As long as it involved de-starching starch-infused bread-products, his mom could work wonders with it. But, if she had to so much as touch the dial on the oven, only disaster would follow. Many, many years ago, the Taylor family—all the grandparents and cousins and uncles and aunts—had come together to bar Zach's mom from being allowed anywhere near the turkey on Thanksgiving.

{Never again!} Zach snickered at the thought of the family's joke about his mom's non-existent baking skills. But Zach's chuckles stopped the moment he glanced back at his half-written answer to Problem One.

"An ellipse is aan ellipse is a"

Then, there was a flash of inspiration. Zach's eyes went wide with realization.

Reaching over the smooth oak of the table, he pulled his math textbook close, flipped through its used, pencil-marked pages, searching for the incomprehensible knowledge contained within.

"Chapter Nine: Ellipses," he said, reading aloud the first words of his over-the-top textbook. "Since ancient times," he continued, "mankind has been fascinated by the mysterious allure of the noble ellipse."

{Blah blah blah blah blah…} Zach skipped over the ridiculous parts. He couldn't imagine how anyone could get so worked up over ovals. It took a moment—a moment of sifting through the author's seemingly endless ramblings about the pivotal role that a proper understanding of ellipses played in ensuring the continued existence of the human race—before he found the treasured phrase.

"Thus, in the spirit of not leaving anything out[1] we define an ellipse as follows: Definition: Given two…."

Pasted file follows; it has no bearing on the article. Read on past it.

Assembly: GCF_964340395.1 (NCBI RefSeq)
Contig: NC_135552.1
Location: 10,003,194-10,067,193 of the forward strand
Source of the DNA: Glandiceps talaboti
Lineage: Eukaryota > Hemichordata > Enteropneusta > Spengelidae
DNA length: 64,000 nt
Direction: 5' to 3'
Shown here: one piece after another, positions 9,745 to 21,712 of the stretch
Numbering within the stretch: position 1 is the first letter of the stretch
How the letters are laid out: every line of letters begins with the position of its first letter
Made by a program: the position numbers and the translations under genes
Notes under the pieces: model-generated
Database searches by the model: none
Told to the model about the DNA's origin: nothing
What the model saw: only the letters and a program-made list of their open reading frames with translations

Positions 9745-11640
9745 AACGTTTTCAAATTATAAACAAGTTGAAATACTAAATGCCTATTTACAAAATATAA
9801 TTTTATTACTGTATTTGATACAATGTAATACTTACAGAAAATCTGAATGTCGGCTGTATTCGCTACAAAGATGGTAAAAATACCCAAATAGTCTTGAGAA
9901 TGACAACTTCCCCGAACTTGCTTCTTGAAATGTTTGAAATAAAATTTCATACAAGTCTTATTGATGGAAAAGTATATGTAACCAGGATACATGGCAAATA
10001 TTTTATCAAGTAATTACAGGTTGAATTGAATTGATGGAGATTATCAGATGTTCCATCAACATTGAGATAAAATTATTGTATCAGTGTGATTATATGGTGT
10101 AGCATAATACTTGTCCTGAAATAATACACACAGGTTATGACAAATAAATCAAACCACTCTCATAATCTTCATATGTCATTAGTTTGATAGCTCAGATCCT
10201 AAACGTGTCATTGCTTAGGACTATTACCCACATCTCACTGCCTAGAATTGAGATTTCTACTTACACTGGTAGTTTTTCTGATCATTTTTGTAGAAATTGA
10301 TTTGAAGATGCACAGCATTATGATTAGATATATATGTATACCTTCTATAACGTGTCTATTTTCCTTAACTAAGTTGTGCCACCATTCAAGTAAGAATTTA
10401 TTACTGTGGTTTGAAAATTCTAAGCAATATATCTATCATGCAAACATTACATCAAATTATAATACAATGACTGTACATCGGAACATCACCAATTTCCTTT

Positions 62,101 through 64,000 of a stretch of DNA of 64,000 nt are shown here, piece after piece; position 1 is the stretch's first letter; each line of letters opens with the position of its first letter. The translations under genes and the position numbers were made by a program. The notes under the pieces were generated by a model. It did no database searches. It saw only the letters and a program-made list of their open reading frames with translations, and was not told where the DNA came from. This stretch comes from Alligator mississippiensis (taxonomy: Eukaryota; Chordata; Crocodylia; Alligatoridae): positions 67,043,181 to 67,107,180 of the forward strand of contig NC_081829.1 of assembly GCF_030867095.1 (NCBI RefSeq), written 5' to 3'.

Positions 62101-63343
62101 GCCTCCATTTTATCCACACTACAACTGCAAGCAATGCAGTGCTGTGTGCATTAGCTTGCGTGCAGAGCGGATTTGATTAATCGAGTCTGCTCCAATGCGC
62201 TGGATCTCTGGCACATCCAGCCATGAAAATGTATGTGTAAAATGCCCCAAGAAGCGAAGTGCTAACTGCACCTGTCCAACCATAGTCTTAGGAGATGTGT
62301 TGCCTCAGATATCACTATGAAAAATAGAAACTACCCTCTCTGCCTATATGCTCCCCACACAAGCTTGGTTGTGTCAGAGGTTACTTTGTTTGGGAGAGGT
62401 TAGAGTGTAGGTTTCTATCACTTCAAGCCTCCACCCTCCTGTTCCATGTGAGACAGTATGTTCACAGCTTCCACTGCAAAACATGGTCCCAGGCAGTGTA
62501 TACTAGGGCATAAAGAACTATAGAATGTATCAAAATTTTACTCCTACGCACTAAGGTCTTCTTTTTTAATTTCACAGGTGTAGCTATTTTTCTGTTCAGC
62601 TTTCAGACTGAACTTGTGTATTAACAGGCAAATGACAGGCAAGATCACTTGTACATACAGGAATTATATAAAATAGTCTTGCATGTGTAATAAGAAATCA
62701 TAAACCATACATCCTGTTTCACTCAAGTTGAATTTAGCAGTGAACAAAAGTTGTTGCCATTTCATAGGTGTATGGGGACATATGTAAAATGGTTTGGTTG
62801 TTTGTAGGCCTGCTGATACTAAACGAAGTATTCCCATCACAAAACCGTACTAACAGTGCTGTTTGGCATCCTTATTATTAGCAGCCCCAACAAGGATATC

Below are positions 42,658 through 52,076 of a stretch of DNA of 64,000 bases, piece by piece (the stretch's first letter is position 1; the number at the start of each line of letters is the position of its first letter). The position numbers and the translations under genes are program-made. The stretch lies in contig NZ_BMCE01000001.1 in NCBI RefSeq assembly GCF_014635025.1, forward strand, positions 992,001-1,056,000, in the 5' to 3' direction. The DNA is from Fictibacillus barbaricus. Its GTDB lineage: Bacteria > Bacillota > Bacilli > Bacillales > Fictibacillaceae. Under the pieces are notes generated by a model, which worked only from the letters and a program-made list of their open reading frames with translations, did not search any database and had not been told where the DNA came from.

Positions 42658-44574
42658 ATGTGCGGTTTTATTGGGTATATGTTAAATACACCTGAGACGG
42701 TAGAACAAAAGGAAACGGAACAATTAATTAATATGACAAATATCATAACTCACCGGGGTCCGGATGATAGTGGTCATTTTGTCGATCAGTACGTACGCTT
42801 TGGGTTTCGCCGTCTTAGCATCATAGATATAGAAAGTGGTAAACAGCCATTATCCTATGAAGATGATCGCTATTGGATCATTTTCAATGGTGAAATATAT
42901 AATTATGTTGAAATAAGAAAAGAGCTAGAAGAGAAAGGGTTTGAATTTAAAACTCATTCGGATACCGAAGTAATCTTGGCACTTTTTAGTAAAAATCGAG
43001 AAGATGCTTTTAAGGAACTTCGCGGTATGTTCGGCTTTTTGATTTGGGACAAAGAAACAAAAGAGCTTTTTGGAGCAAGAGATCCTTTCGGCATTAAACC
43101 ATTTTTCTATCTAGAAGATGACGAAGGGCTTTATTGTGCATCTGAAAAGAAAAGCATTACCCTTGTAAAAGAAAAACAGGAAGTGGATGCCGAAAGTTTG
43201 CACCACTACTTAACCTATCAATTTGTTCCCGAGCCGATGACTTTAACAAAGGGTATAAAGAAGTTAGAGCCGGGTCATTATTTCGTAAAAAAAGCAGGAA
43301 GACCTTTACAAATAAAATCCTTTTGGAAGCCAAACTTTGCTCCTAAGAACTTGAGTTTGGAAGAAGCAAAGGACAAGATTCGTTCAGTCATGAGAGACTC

{There we go!} he grinned.

Zach picked up his pencil once more. He flipped it over with his fingers and pressed the soft pink of the eraser against the paper. He rubbed out his earlier, awkward effort to start the problem, clearing away the fibrous eraser debris with a swipe of his hand and a quick puff of air.

"Given two points, F and G," he wrote, "an Ellipse is defined as the locus of all points P such that the sum of the lengths of the line segments FP and GP is constant."

Zach lifted his pencil from the page, and looked proudly upon his brilliant solution to the problem. He had no clue what it meant, but, he had to admit, it certainly did look impressive.

"It's almost ready," he heard his mother say.

{Yes!} he thought. Deliciousness was that much closer to him now. Zach then turned his attention back to his math assignment—there was still much work to be done.

"It does not matter what he does. He lives on borrowed time now," his mother replied. "There. Done," she added. "Indeed: it has begun."

"Problem Two," Zach read. "Circles have long been seen as symbols of perfection. Explain, then, how one can think of a circle as an imperfect ellipse."

{What the hell does that mean? How do they expect me to do that?} Zach asked himself, shaking his head—befuddled.

Planting his elbows on the table-top, Zach placed his hands atop his short, smooth strawberry-blonde hair, running his fingers through it—scratching his scalp out of frustration. He hated dense problems like this. It really boggled his mind: why would anyone intentionally throw inane, intractable, incomprehensible problems like this at a—

"—Ow!" Zach yelped. His scalp stung. He jerked his right hand away from his head. He must have been scratching too hard, he—

—Zach froze the instant his eyes passed over his hand.

{What… the…?} He thought, mute with fascination, and fear. The pain had suddenly become immaterial to him.

His fingers were mutating. Small, sharp spikes—charcoal black—had poked their way out through the tips of his index- and middle-fingers on his right hand, slowly erupting from the flesh—steep, black mountains rising out of soft, pink earth. Even as he watched them, in utter disbelief, they continued to grow out. Similar claws—{Claws!?}—poked their way out the tips of his other fingers. The emerging claws pushed up his fingernails as they grew out—first a centimeter, then an inch. Moments later, the nails popped off of his fingers, lifted up and pried off by crowbar-force of his growing talons.